The fact I found most disgusting is that there are insurance companies in the USA offering oncologists $350.00 per month PER CANCER PATIENT if the oncologist puts that patient on the insurance company’s recommended regimen for the purpose of cost control and keeping expenses down.

Not too surprising, as some chemotherapy drugs can run over $100,000 per patient per year.

But think about that – if an oncologist has 250 patients, and only 100 of them are on the insurance company’s “recommended regimen”, that equates to $35,000 per month to the oncologist, or $420,000 per year.  What oncologist is going to pass that up?

What this means to you as a cancer patient is that the insurance company doesn’t care about you.  At all.  Which probably comes as no surprise.  Insurance companies just want to keep down costs associated with cancer treatments, and if your oncologist is one of those who gets paid $350.00 per month to put you on the routine recommended treatment regime dictated by the insurance company, you will be afforded less individualized care by that oncologist.

Still think your oncologist is working with your best interests at heart?

Your particular health situation might require more expensive chemo drugs than what the insurance company wants to pay for.  For instance, some of the newer drugs such as Kadcyla (aka TDM1), approved by the FDA in February 2013, is a new targeted therapy for women with HER2-positive secondary breast cancer.  It combines a chemotherapy drug (emtansine) with Herceptin. The treatment is delivered directly to the cancer cells, so the body’s healthy cells are not affected, which means that many of the usual side effects associated with chemotherapy, including nausea, hair loss, and vomiting, are avoided.  But the cost of it in the USA is $9,800 per month.

Do you think you’ll be offered this drug if your insurance company is one of those committed only to the bottom line and not the patient?

Mainstream medicine is BROKEN, people.  The patient takes it on the chin again.  Our standard of care, especially for cancer patients, is not only deplorable but unaffordable.  Big pharma and the insurance companies are running the cancer show, that much is perfectly obvious.

All the more reason why we as human beings would be better off putting our health insurance dollars into some kind of self-managed health care fund from the moment we’re born (like a college fund) and seeking the treatment providers who actually make a difference to us.  For cancer patients, in my opinion, that would be naturopaths, oncology naturopaths and integrative oncologists like Brian Lawenda (and, of course, cancer coaches!).

How to fight back?  Become self-empowered activists for your own health.  Ask your insurance company if it is one of those paying oncologists for recommending their treatment protocol.  Ask your oncologist.  If they are doing this, go find someone else who isn’t.  Better yet, find yourself a good integrative oncologist.  We vote best with our money.  If you need help locating someone, contact me.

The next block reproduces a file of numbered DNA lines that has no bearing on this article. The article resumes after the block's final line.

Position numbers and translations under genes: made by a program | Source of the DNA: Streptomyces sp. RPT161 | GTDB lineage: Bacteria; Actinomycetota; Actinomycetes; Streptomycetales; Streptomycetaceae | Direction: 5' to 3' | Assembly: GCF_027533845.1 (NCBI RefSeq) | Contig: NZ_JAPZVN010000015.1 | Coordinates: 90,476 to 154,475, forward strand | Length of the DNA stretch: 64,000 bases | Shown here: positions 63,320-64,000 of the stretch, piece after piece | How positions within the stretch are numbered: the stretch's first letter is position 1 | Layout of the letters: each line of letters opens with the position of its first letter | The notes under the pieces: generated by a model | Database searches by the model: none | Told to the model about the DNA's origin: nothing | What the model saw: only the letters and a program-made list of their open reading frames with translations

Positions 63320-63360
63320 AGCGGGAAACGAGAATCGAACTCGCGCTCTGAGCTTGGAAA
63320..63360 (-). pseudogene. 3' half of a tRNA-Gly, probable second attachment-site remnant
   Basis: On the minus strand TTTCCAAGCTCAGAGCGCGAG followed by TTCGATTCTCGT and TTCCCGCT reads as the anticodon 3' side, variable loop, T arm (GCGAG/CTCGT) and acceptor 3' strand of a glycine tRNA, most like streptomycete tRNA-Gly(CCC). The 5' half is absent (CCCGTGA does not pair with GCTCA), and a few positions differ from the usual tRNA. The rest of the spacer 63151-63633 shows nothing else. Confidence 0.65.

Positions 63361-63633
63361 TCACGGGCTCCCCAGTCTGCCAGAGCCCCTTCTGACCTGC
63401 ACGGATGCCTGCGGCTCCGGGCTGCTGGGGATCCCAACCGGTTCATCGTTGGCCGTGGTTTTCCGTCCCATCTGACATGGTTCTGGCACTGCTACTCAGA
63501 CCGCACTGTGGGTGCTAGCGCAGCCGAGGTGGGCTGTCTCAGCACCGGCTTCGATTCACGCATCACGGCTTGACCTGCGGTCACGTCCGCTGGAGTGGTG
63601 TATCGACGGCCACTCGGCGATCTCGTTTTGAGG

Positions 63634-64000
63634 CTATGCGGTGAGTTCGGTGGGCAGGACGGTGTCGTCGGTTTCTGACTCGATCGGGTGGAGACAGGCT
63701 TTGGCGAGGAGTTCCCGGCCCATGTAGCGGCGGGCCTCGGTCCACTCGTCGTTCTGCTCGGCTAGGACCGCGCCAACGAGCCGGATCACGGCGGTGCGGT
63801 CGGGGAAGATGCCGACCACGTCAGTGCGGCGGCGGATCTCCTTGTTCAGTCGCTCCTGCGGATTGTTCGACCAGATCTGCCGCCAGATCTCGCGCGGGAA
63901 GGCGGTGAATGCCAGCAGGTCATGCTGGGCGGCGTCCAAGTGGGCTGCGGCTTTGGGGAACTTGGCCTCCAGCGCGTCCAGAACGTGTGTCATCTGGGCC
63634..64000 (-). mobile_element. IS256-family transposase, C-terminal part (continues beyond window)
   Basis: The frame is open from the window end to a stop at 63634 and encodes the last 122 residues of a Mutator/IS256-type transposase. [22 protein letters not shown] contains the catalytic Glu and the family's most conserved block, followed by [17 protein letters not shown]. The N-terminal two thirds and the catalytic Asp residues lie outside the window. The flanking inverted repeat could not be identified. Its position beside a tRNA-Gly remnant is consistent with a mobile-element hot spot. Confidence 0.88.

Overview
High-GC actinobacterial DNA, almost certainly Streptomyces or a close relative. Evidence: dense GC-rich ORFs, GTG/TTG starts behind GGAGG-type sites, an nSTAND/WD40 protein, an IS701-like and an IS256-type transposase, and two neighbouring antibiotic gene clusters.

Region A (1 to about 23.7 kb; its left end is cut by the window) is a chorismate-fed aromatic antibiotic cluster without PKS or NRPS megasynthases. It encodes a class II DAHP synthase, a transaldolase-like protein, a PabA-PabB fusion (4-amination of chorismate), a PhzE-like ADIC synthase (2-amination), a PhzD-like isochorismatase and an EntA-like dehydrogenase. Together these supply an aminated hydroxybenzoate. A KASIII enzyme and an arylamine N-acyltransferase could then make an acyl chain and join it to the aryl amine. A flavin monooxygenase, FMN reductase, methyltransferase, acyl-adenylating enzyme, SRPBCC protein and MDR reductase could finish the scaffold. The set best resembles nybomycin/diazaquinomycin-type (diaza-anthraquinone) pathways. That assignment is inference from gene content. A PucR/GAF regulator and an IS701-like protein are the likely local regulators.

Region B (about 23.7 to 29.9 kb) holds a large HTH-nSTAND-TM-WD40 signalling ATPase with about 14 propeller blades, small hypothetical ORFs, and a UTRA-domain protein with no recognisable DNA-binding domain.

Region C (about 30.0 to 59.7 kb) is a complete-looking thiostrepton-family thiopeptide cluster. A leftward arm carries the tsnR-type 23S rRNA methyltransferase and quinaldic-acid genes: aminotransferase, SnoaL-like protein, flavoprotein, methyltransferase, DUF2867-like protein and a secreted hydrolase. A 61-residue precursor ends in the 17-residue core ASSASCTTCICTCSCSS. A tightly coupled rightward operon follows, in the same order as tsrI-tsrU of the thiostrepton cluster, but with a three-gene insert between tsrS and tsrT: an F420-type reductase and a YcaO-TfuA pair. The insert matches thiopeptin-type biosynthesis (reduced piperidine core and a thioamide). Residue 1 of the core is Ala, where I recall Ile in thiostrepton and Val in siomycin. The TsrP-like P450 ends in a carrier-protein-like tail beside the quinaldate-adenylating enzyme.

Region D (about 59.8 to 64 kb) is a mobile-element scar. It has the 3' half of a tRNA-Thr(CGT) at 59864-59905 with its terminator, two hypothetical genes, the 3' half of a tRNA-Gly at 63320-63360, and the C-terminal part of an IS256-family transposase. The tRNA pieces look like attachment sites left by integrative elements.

The health care industry is so screwed up, who knows when it will (if ever) be sorted out and fixed.  As usual, it’s up to US to be informed and to make the health choices we need to make to get well.

References:

http://online.wsj.com/articles/insurer-to-reward-cancer-doctors-for-adhering-to-regimens-1401220033

http://www.forbes.com/sites/matthewherper/2013/02/22/a-triumph-in-breast-cancer-and-another-expensive-drug/

http://www.integrativeoncology-essentials.com/about/brian-lawenda/

GET MY BEST TIPS on getting through breast cancer and preventing recurrences by signing up for my free e-newsletters and e-books on the right.  You can also “like” me on Facebook (MarnieClark.com) to get my inspirational snippets, news and updates.  I promise to do my utmost to keep you informed and empowered on your healing journey… and beyond. 

Coping With Tamoxifen Side Effects

http://MarnieClark.com/ Coping-With-Tamoxifen-Side-EffectsCoping With Tamoxifen Side Effects

As a breast cancer coach, one of the most asked questions is how to cope with Tamoxifen side effects, so today I’m offering assistance!

Tamoxifen is a drug recommended for people whose breast cancer cells exhibited estrogen receptors, termed ER+ breast cancer.

The Action of Tamoxifen

Tamoxifen is in a class of drugs called “SERMs” – selective estrogen-receptor modifiers.  Tamoxifen’s action is to occupy an estrogen receptor on a cell, thus paralyzing the receptor and preventing it from triggering the events that result in cell division.  It does not kill cancer cells, rather it disables them or puts them to sleep.  Tamoxifen targets not only the estrogen receptors in breast tissue, but also all of the other cells in the body that have estrogen receptors.

Tamoxifen Side Effects

Tamoxifen is currently the “gold standard” treatment recommended for all women with hormone driven breast cancer, regardless of the stage.  The recommendation of most oncologists for women with ER+ breast cancer is that taking this medication for 5 years after a breast cancer diagnosis can supposedly reduce the risk of recurrence by up to 50%, which is a very persuasive figure.  They are now recommending Tamoxifen use for up to 10 years.

I am not convinced that Tamoxifen is such a wonder drug, and I discuss why in my article Why I Chose Against Hormone Blocking Drugs.